Staff to go, kombucha and yoga can stay

Staff to go, kombucha and yoga can stay

But supply is starting to catch up to the huge demand for talent, though the labor market is still tight. The chief executive of talent marketplace Expert360, Bridget Loudon, said on Thursday that the shift prompted the company to do a small round of lay-offs, affecting seven staff.

“There are more talented engineers at the moment,” Loudon said. “This is largely driven by lay-offs in the tech sector from the majors (Microsoft, Klarna, Atlassian, Linktree) to earlier-stage companies.”


Linktree declined to answer questions about its finances but confirmed there had been no changes to its perks and benefits or plans to move to the new office despite the lay-offs.

In a blog post on Tuesday, chief executive Alex Zaccaria stressed his sadness at the lay-offs. He said the company had made big plans and hired to meet them on the assumption that the strong economy of 2021 would last.

“Instead, conditions changed faster than expected and those assumptions I made were wrong,” Zaccaria said.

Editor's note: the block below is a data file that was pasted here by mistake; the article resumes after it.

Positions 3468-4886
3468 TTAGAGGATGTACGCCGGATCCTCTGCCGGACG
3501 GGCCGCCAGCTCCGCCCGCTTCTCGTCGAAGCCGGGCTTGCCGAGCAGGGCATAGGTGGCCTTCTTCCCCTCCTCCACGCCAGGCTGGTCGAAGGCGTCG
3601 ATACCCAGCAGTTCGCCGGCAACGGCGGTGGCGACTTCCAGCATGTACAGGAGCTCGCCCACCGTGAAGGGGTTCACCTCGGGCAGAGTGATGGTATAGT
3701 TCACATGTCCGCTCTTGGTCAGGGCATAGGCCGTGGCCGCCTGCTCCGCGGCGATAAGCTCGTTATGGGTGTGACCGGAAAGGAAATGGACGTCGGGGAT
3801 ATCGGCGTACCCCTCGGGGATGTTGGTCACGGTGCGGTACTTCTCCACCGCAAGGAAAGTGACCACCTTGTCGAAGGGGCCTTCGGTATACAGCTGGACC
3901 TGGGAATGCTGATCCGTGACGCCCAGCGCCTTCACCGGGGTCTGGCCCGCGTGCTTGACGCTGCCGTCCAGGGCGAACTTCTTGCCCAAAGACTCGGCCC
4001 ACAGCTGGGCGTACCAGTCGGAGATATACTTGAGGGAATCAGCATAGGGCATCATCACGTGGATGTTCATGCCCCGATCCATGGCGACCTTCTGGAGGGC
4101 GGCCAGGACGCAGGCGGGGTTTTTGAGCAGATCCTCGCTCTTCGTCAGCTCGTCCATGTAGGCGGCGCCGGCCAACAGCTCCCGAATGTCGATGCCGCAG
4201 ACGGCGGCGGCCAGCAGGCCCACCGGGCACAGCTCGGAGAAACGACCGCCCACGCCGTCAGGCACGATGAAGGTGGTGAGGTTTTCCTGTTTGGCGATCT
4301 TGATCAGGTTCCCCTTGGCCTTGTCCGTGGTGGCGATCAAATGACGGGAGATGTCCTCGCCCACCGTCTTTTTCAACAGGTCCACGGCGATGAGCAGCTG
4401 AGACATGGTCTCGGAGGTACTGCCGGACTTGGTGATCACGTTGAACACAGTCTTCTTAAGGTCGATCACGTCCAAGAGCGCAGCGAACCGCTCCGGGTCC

A spokesman for Immutable said the lay-offs were a hard choice but necessary and the company was continuing to grow in other areas.

Eucalyptus chief executive Tim Doyle said the company was not changing its use of perks because they helped build its culture and brand. “They are things we want to preserve,” Doyle said.

Justin Angsuwat, chief people officer for the venture capital fund Blackbird, said he had spoken directly to more than a dozen founders recently about how they should approach perks in the downturn.

Contrary to others’ views, he said perks alone were ineffective for companies.

“All the data shows that very few perks on their own drive any employee retention or high performance,” Angsuwat said, in contrast to things like leave policies and promotion opportunities.

He said start-ups would make different calls based on their finances and culture. Some were cutting perks quickly because it was better than having to lay off staff. Others were adjusting their perks to ensure they were more closely linked to their company values, which was effective at keeping and motivating staff.

“During a bull run market… the trade-off is deciding which one of these perks do I spend $1 on,” Angsuwat said.

“In the current market, the trade-off isn’t between which perks to spend it on, it’s between perks and headcount or perks and runway [how long before the company runs out of money]so the equation is very different.”

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